The priority recommendation resulting from the workshop was to prevent the introduction of new marine species by only allowing boats with clean hulls into the Marine Reserve, rigorously enforced by diver inspections. This process starts long before the vessels arrive in Galapagos, and the next level of defense will be an early detection system by biological monitoring at both mainland Ecuadorian ports and within Galapagos. Rapid response plans are also being developed should new invasive species be detected. And, for the first time ever, an action plan to prevent the arrival of non-native species into the Marine Reserve will be created by the Charles Darwin Foundation and other participating institutions.
An exciting but troubling highlight came from a pre-workshop boat excursion to Tortuga and Academy Bays on Santa Cruz Island to sample the biofouling communities — tiny creatures that attach themselves to ships' hulls. This resulted in the first Galapagos record of the known invasive species Zoobotryon verticillatum (Spaghetti bryozoan; see photo above), with several other species identified as potentially new to the Islands.
Rapid response actions are an important part of the plan to be developed following workshop recommendations whenever habitat-altering invasive species such as these are detected. The action plan will set the stage for catching these often unnoticed invaders before they become established and wreak havoc in Galapagos marine ecosystems.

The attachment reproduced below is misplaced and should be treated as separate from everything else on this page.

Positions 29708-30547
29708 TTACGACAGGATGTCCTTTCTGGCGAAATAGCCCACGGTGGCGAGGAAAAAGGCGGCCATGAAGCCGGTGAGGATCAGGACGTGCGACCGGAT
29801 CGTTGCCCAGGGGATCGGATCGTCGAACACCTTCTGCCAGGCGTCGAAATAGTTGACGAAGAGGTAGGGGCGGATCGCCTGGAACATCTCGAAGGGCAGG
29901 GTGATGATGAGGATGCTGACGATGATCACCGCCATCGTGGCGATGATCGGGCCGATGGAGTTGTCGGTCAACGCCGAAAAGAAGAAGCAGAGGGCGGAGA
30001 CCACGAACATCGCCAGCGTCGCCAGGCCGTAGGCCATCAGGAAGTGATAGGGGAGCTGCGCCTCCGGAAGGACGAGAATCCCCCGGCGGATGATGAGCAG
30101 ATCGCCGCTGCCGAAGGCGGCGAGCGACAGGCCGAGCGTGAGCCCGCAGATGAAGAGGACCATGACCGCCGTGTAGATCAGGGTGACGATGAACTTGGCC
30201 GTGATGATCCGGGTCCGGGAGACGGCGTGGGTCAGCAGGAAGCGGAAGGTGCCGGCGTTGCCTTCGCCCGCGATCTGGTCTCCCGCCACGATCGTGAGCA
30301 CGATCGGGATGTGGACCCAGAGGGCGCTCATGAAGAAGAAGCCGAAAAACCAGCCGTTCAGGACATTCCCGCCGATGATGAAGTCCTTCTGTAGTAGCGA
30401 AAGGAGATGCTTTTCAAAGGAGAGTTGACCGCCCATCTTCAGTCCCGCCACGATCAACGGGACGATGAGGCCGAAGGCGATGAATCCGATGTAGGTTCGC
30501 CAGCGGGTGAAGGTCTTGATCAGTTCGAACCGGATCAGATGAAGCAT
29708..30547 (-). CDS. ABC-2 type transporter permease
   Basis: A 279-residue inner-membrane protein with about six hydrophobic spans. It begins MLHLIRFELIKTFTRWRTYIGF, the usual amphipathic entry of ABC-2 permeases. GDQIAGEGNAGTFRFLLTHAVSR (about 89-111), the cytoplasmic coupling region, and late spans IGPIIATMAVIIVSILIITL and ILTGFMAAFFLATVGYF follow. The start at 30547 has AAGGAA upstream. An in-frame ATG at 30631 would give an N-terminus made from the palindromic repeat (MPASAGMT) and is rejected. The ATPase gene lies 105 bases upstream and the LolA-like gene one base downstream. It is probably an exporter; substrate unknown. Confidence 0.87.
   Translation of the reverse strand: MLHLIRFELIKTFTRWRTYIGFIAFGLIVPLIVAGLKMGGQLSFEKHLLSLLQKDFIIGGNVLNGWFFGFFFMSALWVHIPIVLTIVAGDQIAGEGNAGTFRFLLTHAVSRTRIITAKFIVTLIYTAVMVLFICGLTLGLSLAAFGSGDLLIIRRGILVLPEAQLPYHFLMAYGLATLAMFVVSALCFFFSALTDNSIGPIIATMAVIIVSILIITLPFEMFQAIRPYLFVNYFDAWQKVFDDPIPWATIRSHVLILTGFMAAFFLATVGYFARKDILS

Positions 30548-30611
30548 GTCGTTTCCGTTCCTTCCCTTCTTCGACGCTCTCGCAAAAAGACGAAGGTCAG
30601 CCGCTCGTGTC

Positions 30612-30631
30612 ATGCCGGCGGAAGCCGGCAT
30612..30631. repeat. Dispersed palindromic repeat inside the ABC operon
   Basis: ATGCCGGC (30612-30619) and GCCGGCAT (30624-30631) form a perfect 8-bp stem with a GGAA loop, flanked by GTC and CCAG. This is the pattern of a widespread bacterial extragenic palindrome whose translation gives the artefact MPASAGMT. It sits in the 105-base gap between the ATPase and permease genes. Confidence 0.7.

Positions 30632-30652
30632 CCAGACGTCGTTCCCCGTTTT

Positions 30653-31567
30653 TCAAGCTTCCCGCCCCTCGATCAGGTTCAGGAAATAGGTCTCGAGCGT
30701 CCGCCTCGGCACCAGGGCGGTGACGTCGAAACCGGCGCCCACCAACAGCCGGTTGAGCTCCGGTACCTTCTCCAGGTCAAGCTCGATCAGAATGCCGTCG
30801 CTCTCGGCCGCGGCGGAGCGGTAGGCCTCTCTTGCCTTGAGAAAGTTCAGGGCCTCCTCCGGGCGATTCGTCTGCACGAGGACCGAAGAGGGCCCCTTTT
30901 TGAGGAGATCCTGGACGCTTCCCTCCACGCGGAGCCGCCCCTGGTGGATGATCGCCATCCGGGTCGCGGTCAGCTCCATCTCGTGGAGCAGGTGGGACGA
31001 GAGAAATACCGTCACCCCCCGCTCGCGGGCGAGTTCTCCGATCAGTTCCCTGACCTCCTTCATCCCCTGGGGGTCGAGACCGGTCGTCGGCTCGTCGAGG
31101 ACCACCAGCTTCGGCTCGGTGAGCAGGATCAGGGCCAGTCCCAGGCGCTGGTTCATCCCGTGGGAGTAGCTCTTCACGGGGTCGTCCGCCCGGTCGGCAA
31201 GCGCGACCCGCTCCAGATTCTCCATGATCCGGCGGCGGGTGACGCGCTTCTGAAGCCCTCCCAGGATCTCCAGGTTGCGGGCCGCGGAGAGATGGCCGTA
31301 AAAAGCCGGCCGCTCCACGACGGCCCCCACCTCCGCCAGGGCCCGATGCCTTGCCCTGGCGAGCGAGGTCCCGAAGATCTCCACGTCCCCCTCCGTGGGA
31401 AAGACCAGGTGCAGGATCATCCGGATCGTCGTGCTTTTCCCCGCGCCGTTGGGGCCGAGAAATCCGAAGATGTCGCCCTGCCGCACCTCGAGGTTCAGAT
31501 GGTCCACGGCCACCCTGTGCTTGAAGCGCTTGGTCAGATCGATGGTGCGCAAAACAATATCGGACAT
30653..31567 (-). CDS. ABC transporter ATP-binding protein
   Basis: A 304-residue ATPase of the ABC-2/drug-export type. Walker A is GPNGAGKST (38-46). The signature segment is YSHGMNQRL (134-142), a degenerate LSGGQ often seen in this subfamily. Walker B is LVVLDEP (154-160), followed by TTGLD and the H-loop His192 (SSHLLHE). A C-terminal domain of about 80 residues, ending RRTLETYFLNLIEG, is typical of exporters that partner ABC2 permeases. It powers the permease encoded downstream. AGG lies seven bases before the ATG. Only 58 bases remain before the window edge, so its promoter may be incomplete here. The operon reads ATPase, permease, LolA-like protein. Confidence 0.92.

It was an amazing week overall, with much information shared and lessons learned. The input by local and national authorities — bringing the experience of both science and management experts together — highlighted the importance of working toward a common goal if we are going to succeed in preventing any unnatural changes to the unique marine life of Galapagos. I especially wish to thank Dr. James Carlton of Williams College in Connecticut who I helped to organize the workshop, and a special thanks to my PhD supervisors, Prof. Terry Dawson (University of Dundee) and Dr. Ken Collins (University of Southampton). It was truly an honor to share with the other participants the results of the Charles Darwin Foundation research, the issues facing Galapagos, and the visionary efforts of the Government of Ecuador to protect Galapagos.
Inti Keith is currently a PhD candidate and is the Marine Invasive Species Project Coordinator for the Charles Darwin Foundation. She has been working in Galapagos for the past 10 years and has much experience with the marine ecosystems in the Marine Reserve. Inti has participated in a number of different projects throughout the years involving sharks, turtles, and ecological monitoring.